May 25, 2006
Ladies and Gentlemen,
Cisco Systems appreciates this opportunity to comment in the above-referenced proceeding. We join with Hewlett-Packard Company in encouraging the addition of standard-setting and potential abuses of the standards process to the list of topics to be considered in the hearings.
The networking products Cisco develops derive substantial value from their ability to interoperate seamlessly in multi-vendor networks. For that reason, Cisco is a frequent participant in standard-setting. Our company has a strong corporate interest in standard-setting processes that provide us with as much predictability as possible regarding the prices and terms on which intellectual property that is essential to practice industry standards will be made available by patent-holders. Receiving accurate information about future royalty obligations helps Cisco make efficient pricing decisions.
Unfortunately, the rules of many standards organizations currently limit the information that patentees may disclose concerning their licensing intentions to a commitment to license on reasonable and non-discriminatory terms. Standard-setting organizations often defend these rules as necessary to ensure antitrust compliance, leading to what former Assistant Attorney General Hew Pate described as the "strange result" of antitrust being used to discourage discussions of commercial terms between licensors and licensees.1 Preventing patentees from stating the terms under which they will license their patents until after those patents have been incorporated in a standard risks "converting] a previously competitive technology market into one that is subject ex post to market or monopoly power."2
Changes to the patent system exacerbate this risk. As the patent thicket in information technology industries grows ever denser, the number of patents disclosed by patent-holders during the creation of a technology standard increases. Some of these patents come to be owned by "firms [that] use patents not as a basis for producing and selling goods but, instead, primarily for obtaining licensing fees."3
The leadership of both federal antitrust agencies have spoken to the potential for exploitation of the ex post market power that standards development organization rules limiting disclosure of licensing terms to RAND can create.4 The European Commission has also addressed the issue in the Guidelines accompanying the 2004 revision of the Technology Transfer Block Exemption Regulation and determined that " [i]n certain circumstances it may be more efficient if the royalties are agreed before the standard is chosen and not after the standard is decided upon, to avoid that the choice of the standard confers a significant degree of market power on one or more essential technologies."5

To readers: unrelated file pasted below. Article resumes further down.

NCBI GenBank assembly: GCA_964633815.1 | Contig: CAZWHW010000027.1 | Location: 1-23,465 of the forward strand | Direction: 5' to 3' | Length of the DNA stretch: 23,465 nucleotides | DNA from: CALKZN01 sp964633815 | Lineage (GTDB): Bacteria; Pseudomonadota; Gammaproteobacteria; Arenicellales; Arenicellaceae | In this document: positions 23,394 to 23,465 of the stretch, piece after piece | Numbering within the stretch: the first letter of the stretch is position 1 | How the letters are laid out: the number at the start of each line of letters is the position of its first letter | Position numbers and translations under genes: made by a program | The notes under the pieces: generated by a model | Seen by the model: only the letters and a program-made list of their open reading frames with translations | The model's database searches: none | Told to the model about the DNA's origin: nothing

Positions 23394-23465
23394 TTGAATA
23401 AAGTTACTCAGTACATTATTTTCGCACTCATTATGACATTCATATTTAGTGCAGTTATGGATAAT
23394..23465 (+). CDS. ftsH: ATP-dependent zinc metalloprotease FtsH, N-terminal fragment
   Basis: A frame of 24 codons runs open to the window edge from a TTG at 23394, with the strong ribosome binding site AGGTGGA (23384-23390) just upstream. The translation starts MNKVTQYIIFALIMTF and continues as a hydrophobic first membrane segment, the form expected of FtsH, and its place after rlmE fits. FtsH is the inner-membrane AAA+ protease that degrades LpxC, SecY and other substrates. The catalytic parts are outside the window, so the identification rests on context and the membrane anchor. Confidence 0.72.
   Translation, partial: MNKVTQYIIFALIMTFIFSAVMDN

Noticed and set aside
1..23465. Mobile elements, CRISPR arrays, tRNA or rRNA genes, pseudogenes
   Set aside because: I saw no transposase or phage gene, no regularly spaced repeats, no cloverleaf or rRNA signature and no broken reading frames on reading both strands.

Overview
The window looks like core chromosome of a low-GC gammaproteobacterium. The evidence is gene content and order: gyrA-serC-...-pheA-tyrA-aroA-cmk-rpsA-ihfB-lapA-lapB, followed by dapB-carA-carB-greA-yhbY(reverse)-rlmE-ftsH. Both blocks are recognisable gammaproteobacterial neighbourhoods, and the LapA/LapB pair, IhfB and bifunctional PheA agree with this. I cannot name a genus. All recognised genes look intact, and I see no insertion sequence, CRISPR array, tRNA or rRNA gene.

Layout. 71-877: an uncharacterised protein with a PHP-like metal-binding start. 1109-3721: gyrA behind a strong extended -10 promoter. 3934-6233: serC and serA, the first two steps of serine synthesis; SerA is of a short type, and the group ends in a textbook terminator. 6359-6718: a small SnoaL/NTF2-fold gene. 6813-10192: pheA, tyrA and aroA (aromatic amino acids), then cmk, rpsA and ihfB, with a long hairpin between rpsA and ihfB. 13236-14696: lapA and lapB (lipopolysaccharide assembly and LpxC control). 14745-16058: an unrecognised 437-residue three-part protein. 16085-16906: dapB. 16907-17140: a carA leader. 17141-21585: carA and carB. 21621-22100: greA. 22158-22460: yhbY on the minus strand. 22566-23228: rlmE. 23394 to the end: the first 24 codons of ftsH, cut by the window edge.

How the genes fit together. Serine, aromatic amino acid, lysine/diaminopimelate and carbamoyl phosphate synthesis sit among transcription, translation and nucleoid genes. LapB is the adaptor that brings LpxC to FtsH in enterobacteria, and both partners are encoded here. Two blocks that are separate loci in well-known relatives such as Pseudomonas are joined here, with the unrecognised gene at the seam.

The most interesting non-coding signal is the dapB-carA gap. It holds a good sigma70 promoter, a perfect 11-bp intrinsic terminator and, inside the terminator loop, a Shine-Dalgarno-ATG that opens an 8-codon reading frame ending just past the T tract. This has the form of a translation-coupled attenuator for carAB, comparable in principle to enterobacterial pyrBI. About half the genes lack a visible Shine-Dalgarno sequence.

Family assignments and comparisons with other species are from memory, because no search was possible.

Nevertheless, additional guidance is needed to encourage US standards bodies to determine whether the continued use of rules that prevent the disclosure of licensing terms beyond RAND is, in fact, necessary to fend off antitrust liability for the standards organization and its members. Cisco, like HP, believes that the agencies' examination of Section 2 of the Sherman Act and the legal treatment of monopoly power would be incomplete if it did not address how the misperception of antitrust risks may facilitate the acquisition of monopoly power by holders of patents that are essential to oractice industrv standards.
Very truly yours,
Copies to: Gail Kursh, Esq.
4. Deborah Platt Majoras, Recognizing the P rocompetitive Benefit of Royalty Discussions in Standard-Setting, Presented to Conference on Standardization and the Law: Developing the Golden Mean for Global Trade (September 23, 2005) at 7 (available at http://www.ftc.gov/speeches/majoras/050923stanford.pdf); Pate Speech, supra n. 1.
5. European Commission, Guidelines on the Application of Article 8J of the EC Treaty to Technology Transfer Agreements ¶225, O.J. C 101/2 2004 (April 27, 2004), available at http://europa.eu.int/eur-lex/pri/en/oj/dat/2004/c_101/c_10120040427en00020042.pdf.